In 1966 he landed the job of production control and purchasing officer.

Plant manager Gordon Wattie, elder son of Sir James, wanted a diversified operation for maximum use of plant, and Watties in Gisborne was booming.

Garth’s job entailed preparation of production budgets, the purchase of ingredients and packaging, and liaison with factory staff.

Baked beans — perhaps the company’s most recognisable product — were navy pea beans that came mainly from overseas.

Beans from the USA

“I used to buy all the beans that were available, and the bulk of them came from Lansing in Michigan, in the US,” Garth said.

“We also bought beans from Ethiopia and any that were available in New Zealand. They didn’t grow very well here.”

Baked beans could only be processed in the off-season because the factory was already running at full capacity in the crop season.

“It started with green beans in late November, followed by peas and then sweetcorn and tomatoes. The last crop to go through the factory was peaches, in March.”

Garth was in the job till October 1971, by which time his family circumstances had changed dramatically.

Diane and Garth had been worried about Glenn, whose muscles seemed weak. After a diagnostic misstep, Glenn was found to have Duchenne muscular dystrophy (DMD), a genetic disorder characterised by progressive muscle degeneration and weakness.

Diane’s parents had visited from Canada and filmed Glenn’s movements, then shown the film to a professor at a children’s hospital in Toronto. He thought Glenn’s condition was worse than Garth and Diane had been told.

Garth’s inlaws paid for the family to visit Canada, where the professor confirmed the diagnosis of DMD, and said they could expect Glenn to live to about the age of 15. (Average life expectancy for those with DMD is around 25 now , but can be more with excellent care.)

Garth came back to New Zealand, agonised over what to do, then got his immigration papers organised and returned to Canada.

He found a job in production control with General Mills, the company that owned the Betty Crocker brand. But he struggled with the combined effects of his new life in Canada, Glenn’s condition and a job where he was dealing with warehouses with indigenous names he couldn’t get into his head.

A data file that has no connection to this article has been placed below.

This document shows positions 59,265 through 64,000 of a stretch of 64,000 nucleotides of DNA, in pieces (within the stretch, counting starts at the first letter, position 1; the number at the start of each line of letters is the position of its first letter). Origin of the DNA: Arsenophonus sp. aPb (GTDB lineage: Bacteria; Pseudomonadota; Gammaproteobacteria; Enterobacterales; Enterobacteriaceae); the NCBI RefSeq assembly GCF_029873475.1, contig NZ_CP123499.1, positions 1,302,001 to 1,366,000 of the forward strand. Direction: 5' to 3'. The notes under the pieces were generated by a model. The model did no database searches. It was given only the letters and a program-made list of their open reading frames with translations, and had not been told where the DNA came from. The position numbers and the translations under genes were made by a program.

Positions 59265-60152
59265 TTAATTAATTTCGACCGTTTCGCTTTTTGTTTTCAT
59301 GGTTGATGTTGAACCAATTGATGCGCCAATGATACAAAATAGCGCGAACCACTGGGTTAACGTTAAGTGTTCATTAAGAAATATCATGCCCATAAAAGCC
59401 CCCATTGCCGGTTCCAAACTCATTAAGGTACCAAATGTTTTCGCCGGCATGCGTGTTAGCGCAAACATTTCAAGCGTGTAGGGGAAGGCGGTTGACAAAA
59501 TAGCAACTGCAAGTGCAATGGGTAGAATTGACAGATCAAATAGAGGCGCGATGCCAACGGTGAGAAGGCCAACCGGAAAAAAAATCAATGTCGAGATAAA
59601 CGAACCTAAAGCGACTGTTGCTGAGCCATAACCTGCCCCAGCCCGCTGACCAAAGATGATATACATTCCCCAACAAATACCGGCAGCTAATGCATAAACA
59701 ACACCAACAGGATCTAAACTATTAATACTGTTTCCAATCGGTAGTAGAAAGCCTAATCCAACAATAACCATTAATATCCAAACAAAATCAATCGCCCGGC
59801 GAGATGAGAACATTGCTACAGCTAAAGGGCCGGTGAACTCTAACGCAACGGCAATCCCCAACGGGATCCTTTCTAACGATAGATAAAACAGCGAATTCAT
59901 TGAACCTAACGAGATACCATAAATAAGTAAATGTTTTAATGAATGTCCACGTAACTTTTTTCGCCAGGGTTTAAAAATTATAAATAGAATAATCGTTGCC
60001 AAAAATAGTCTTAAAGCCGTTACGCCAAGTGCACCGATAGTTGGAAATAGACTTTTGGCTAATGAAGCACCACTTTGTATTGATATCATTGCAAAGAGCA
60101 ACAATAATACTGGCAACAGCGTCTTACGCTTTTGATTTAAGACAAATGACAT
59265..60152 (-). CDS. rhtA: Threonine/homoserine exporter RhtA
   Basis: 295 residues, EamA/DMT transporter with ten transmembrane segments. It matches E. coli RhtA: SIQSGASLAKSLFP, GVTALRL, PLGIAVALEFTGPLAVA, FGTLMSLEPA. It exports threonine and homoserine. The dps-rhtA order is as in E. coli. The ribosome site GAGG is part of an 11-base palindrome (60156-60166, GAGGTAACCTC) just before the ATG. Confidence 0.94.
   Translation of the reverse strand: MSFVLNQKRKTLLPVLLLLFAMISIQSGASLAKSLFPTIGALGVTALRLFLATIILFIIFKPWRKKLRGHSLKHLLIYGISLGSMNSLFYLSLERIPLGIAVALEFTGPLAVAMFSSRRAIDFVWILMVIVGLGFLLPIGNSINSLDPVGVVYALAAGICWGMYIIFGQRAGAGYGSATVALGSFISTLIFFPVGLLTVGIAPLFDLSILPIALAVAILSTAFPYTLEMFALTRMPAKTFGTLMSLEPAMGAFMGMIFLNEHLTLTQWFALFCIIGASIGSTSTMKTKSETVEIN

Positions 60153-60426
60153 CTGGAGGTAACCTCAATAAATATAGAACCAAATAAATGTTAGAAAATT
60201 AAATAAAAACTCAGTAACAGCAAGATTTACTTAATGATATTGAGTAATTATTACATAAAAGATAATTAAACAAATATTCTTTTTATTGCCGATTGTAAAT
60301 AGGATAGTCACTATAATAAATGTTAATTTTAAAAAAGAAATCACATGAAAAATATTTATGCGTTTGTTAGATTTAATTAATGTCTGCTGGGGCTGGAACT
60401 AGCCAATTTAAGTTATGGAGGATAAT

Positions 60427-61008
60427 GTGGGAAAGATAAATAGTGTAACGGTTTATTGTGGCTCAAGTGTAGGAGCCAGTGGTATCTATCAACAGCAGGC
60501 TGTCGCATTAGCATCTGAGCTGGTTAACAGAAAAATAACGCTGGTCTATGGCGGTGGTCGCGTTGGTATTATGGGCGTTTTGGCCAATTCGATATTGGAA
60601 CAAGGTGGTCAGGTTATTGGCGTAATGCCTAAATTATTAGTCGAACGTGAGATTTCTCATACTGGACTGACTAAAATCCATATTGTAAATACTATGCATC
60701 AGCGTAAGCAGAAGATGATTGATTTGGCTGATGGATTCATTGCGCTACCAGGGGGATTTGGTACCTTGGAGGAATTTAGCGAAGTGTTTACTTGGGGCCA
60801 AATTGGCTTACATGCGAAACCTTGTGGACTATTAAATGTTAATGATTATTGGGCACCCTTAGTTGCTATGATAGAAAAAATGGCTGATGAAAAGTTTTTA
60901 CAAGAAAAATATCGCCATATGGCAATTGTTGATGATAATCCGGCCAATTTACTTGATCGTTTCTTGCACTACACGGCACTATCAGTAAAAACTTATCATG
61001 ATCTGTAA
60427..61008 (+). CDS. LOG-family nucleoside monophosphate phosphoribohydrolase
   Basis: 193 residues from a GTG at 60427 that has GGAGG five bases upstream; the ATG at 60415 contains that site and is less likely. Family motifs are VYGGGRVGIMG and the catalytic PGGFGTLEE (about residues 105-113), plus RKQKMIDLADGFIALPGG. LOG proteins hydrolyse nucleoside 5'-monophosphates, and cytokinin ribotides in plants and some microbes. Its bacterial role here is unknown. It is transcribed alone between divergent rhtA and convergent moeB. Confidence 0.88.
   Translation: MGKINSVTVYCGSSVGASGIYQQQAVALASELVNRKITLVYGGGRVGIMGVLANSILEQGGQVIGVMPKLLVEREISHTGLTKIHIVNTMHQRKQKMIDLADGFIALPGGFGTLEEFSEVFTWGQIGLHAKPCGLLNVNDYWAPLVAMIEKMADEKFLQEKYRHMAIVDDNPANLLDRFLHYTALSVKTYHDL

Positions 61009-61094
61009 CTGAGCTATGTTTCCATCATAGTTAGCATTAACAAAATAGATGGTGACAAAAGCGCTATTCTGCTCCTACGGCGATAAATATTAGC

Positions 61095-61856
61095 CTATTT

Garth became depressed and, six months into his new job, had a nervous breakdown.

After a family conference, Garth returned to New Zealand. He decided he could not go back to Canada but felt his wife and children were where they could get the best treatment (for Glenn) and support.

A short spell back with Watties, as meat manager at the Gisborne plant, ended with another bout of depression.

Then came a series of jobs that culminated in fellow Wainui Lions member Chris Fenn asking Garth to join him at his shop across from the Regent theatre. The business crossed the road to 212 Gladstone Road, where the Salvation Army shop is now, then opened a video store further along — 228 Video.

A gold mine

“On Saturdays and Sundays we had queues outside our door waiting to come and get movies . . . it was a gold mine,” Garth said.

“Then we came a little unstuck. You had to buy multiple copies of popular movies. If you didn’t, the opposition would get all the trade.

“We started buying in multiples but you had to be careful because you had to rent a video 18 times to cover your cost.

“I approached my fellow directors and said if we wanted to maintain this business, we had to get a bigger shop and carry multiples.”

They decided to concentrate on home appliances, and Garth was asked if he wanted to buy the video business. He said no, and they parted ways.

In the meantime, he and Diane had divorced, and he was married again, to Jan. Glenn had died, at the age of 15. Garth continued to have contact with Catherine.

A spell selling advertising for a business directory — he did two editions — told him that selling on commission was not his forte.

And then came the returning officer job. When that ended, he bought a computer and began writing stories for his grandchilden. They were based on his life experiences, and he felt driven to get them down . . . every day.

His pen name was George Picrate. George was his childhood nickname; Picrate was suggested by Charles Dickens’s Pickwick Papers, and the explosive nature of picric acid.

He wrote from 2000 to 2015, then stopped.

“I felt I had run my course.”

He had the stories bound into 11 volumes — eight for his grandchildren and three for his great grandchildren. Two manila folders of stories remain unbound.

On his return from Canada, Garth’s spiritual home became St Andrew’s Presbyterian Church. He drew comfort and friendship there, and returned the favour where he could.

For years he set out, often before sunrise, on a daily walk. The people and sights he came upon were in many of his stories. He kept it up until failing health curtailed his activity.